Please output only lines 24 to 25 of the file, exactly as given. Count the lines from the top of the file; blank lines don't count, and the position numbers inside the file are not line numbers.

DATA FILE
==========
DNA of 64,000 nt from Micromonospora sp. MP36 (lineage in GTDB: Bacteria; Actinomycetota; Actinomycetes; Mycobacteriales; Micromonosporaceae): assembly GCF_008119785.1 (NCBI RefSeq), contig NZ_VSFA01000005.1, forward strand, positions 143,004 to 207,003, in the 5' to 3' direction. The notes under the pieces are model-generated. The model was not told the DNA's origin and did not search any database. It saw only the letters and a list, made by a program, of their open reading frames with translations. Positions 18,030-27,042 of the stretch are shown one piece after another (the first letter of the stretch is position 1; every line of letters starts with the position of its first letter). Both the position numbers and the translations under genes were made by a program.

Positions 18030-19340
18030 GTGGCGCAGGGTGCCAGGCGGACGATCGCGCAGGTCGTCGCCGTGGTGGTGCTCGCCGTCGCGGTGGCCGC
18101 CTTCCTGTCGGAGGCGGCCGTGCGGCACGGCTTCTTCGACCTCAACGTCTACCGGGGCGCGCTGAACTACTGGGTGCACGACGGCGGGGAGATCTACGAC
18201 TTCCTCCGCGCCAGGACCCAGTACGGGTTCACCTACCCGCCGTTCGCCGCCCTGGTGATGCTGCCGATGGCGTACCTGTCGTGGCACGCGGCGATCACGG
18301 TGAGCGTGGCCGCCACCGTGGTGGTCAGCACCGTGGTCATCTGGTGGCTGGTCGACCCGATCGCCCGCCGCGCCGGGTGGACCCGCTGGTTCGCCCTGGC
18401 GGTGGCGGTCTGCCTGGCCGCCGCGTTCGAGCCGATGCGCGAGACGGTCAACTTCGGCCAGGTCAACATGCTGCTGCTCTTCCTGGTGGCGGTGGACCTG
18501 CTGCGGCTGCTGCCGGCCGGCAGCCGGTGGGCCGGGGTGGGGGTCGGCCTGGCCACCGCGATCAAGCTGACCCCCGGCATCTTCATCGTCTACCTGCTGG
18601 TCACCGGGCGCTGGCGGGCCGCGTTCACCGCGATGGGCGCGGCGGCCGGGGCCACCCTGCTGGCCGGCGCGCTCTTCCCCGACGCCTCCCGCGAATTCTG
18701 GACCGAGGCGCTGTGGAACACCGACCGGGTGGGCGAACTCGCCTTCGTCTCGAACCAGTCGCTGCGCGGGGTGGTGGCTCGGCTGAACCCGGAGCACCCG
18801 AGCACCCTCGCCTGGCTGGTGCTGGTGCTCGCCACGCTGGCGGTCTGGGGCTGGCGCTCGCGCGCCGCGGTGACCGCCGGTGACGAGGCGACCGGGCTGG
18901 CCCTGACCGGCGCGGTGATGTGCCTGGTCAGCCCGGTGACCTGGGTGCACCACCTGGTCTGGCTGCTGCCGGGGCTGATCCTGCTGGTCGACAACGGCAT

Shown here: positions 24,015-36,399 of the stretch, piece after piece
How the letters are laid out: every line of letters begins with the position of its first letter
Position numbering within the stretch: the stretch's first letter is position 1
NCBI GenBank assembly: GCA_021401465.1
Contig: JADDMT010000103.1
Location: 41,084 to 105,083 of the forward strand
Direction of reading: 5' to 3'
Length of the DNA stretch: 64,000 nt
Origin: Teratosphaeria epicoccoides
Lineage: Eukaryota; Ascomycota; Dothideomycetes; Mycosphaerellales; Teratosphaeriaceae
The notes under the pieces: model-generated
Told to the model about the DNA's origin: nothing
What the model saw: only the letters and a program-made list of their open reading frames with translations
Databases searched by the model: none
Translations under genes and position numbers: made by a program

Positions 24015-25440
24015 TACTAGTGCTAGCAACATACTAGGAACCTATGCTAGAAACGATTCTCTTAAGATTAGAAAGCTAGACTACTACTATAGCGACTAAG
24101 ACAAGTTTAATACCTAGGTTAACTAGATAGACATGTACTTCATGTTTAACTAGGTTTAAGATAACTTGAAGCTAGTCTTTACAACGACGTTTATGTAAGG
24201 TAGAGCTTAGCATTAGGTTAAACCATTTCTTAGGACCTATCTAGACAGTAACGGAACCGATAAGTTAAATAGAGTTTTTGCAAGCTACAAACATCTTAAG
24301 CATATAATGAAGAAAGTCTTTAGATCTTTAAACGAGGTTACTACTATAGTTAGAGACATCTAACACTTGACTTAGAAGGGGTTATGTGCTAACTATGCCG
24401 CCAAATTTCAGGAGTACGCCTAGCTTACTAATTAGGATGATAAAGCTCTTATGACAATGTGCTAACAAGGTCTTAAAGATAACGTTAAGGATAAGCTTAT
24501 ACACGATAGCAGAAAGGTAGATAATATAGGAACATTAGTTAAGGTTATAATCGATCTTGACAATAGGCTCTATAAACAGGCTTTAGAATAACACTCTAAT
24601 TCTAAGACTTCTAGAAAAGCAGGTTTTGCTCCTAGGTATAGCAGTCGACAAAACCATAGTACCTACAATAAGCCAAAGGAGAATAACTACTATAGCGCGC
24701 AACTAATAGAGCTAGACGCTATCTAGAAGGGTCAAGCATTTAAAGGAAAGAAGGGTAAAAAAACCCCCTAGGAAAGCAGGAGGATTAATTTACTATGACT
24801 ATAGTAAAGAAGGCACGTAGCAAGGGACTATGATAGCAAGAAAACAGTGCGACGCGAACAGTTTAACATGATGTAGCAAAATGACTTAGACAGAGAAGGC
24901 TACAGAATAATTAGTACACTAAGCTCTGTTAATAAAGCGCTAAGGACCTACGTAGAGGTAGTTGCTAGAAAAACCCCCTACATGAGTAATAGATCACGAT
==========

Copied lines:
Told to the model about the DNA's origin: nothing
What the model saw: only the letters and a program-made list of their open reading frames with translations